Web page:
The significant differences in news priorities emerged not between rival networks, but between the tightly produced evening newscasts and the somewhat chattier morning shows—NBC’s Today, ABC’s Good Morning America and CBS’ Early Show. (The PEJ examines the first 30 minutes of morning show content, when the more immediate, harder news is covered.)

Let’s start with the biggest story of the year.  There was substantially more election news on the three morning shows (37% of the newshole) than in the evening (27%). Conversely, there was more coverage of the nation’s economic woes (17%) in the evening than in the morning broadcasts (14%).

A bigger difference emerged in the attention to the two shooting wars in which the U.S. is currently engaged. On the nightly news, 5% of the newshole was devoted to combined coverage of Iraq and Afghanistan. That is more than twice the attention (2%) given to those stories in the morning hours.

When it came to broader topics, other differences showed up. Crime coverage was about 50% bigger in the morning—6% compared with 4% at night. (On the morning shows, for example, coverage related to the raid on the Texas polygamy compound was the No. 4 story of the year, generating about twice as much coverage as in the evening.) At the same time, viewers were more than three times more likely to see health coverage in the evening (7%) as they were in the morning (2%).

Top Stories: Network Morning vs. Network Evening
Percent of Newshole

Network Morning Network Evening (w/o PBS)
1 Election* Election*
2 U.S. Economy U.S. Economy
3 2008 Olympics Iraq War
4 Warrent Jeffs and Texas Raid 2008 Olympics
5 Iraq War Afghanistan
6 Violent Summer Weather Violent Summer Weather
7 Blagojevich Scandal Warren Jeffs and Texas Raid
8 Holiday Season Blagojevich Scandal
9 Hurrican Gustav Chinese Earthquake
10 Mumbai Terror Attacks Hurricane Ike

* Includes stories about the campaign, results, and the transition
† Includes stories about the financial crisis, economic issues, gas/oil prices, auto industry, and Freddie Mac/Fannie Mae
‡ Includes stories about Iraq policy debate, events in Iraq, and the impact of the war in the U.S.

These morning versus evening differences are much bigger than any differences among the networks. ABC’s Good Morning America, for example, devoted 39% of its airtime to the presidential election while World News Tonight on the same network allocated 27% of the airtime studied to that story. The presidential election made up 39% of the newshole on NBC’s Today show, but accounted for only 26% of the coverage on the evening newscast. Only on CBS was the amount of election coverage relatively similar in the morning (33%) and in the evening (29%).

Network News and the Election: Horse Race in the Morning, Policy at Night

Not only were there substantial differences in the amount of election coverage offered on the morning and evening news broadcasts, but they also diverged when it came to the key elements of that coverage.

The three morning news shows, for starters, were focused heavily on the horse race aspect of the campaign — who was ahead or behind, the tactics and strategy of the race. More than two-thirds of the campaign coverage (70%) airing in the first half-hour of the morning shows was focused on the horse race, substantially higher than the 57% in the media over all. Only 11% of the coverage on the morning shows was devoted to policy issues compared with 13% over all.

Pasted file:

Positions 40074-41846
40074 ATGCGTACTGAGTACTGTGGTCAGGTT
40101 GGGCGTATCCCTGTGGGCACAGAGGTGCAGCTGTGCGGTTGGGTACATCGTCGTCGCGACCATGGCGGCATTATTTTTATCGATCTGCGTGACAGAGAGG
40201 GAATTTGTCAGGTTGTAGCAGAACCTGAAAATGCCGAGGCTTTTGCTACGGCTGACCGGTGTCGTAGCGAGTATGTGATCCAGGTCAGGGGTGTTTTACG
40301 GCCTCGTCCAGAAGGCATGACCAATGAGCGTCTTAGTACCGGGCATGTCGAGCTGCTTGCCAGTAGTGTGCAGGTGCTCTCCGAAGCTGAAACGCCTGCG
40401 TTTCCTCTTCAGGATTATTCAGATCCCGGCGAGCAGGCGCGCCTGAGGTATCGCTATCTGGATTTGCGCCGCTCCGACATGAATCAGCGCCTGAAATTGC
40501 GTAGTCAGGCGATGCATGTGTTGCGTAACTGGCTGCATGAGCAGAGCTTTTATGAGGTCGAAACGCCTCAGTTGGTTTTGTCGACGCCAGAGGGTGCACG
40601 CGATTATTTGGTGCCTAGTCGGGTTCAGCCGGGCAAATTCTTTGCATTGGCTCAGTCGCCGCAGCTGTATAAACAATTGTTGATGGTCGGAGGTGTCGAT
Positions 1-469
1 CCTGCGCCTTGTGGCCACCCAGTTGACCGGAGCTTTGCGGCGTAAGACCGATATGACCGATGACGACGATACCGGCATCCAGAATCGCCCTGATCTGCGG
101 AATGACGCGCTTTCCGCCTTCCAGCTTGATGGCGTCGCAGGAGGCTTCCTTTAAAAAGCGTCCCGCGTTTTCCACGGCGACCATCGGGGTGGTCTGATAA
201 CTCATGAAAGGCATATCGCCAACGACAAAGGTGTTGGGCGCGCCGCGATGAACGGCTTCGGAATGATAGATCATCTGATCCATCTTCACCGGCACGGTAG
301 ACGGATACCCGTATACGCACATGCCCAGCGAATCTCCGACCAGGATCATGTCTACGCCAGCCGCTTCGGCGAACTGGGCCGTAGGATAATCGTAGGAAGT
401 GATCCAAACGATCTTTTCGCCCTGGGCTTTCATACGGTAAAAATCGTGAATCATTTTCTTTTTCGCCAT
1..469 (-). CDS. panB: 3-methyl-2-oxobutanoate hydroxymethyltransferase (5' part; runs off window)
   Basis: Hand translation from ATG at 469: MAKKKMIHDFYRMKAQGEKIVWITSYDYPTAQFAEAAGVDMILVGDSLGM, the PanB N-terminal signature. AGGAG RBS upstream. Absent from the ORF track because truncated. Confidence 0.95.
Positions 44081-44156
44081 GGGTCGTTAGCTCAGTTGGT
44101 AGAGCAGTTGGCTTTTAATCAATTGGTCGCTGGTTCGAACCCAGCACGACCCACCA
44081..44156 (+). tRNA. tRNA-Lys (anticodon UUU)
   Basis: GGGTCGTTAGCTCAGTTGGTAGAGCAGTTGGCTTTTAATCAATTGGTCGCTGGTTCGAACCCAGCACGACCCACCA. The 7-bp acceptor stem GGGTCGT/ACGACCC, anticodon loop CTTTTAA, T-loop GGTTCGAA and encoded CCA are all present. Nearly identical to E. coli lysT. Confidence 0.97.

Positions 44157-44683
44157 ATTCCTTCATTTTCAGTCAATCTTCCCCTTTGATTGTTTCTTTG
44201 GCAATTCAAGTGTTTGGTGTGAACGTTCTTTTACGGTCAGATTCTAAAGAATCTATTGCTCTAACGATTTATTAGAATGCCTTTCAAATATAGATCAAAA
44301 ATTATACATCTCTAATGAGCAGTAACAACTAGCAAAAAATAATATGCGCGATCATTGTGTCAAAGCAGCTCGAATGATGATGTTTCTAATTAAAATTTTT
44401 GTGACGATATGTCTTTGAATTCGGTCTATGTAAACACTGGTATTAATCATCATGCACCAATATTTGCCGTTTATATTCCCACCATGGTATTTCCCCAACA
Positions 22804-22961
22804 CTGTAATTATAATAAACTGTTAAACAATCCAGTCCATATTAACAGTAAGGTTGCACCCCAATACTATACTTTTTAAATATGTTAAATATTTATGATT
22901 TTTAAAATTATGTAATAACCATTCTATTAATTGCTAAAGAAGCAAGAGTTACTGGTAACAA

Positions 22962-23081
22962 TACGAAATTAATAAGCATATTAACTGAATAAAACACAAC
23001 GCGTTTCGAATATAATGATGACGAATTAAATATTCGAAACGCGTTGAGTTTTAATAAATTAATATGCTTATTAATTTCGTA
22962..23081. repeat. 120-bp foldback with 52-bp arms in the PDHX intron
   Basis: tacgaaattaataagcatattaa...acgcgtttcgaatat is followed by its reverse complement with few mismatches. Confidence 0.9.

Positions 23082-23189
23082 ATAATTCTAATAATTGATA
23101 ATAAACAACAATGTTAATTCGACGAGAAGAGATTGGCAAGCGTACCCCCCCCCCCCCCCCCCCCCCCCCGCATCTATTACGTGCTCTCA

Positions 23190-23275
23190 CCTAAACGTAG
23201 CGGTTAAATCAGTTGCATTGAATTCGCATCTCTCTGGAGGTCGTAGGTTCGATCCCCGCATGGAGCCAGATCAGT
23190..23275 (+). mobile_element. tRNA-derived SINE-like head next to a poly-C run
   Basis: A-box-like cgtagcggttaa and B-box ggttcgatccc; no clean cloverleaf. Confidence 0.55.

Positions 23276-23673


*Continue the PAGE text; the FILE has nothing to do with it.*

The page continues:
The campaign was reported quite differently in the evening hours. There, the horse race accounted for 59% of the campaign newshole, slightly higher than in the overall number. And coverage of policy accounted for another 15%, substantially more than in the morning (11%).1

Why the intense focus on the horse race in the morning? In a campaign in which the candidates were often on the stump and making news late into the night, these early newscasts often seemed intent on resetting the state of the race—calibrating the candidates’ strategic positions and gauging the impact of the latest skirmishing—at the outset of each new morning news cycle.

Frame of Campaign Coverage
Percent of Campaign Newshole

Network Morning Network Evening Media Over All
Political Horse Race 70% 59% 57%
Political Other* 10 11 13
Policy 11 15 13
Personal 5 7 7
Other 2 5 6
Public Record 1 2 3

*Includes stories about advertisements, electoral calendar, endorsements and treatment by the press

Major Campaign Moments on Network News

In some ways, the role of broadcast news in the 2008 election may have been understated. The conventional wisdom that cable news, with its relentless coverage and sizable ratings increases, grabbed the campaign franchise away from network news misses something. Republican vice-presidential candidate Sarah Palin, whose interactions with the press were tightly controlled, sat down for two important interviews with ABC anchor Charlie Gibson and CBS anchor Katie Couric.

The Couric interview—when Palin stressed the strategic proximity of Russia to Alaska and couldn’t or wouldn’t mention the names of newspapers she read—may well have been one of the pivotal moments of the campaign. The Alaska governor clearly stumbled and raised doubts about her readiness. She was later quoted questioning the campaign’s decision to send her back for more after the first Couric interview had gone poorly.

Another important moment occurred on October 19, only 15 days before the voting, when President George Bush’s former secretary of state, Colin Powell, appearing on NBC’s Meet the Press, endorsed Obama and called him a “transformational figure.” That event dominated some precious news cycles in the waning days of the campaign.

It is also worth noting that the four general election debates were moderated by broadcast network journalists—Gwen Ifill and Jim Lehrer of PBS, Bob Schieffer of CBS and Tom Brokaw of NBC. The second Obama-McCain face-off attracted the largest viewership of any presidential debate since 1992 and the audience for the Palin-Biden meeting was the biggest for any television debate since Ronald Reagan and Jimmy Carter squared off in 1980.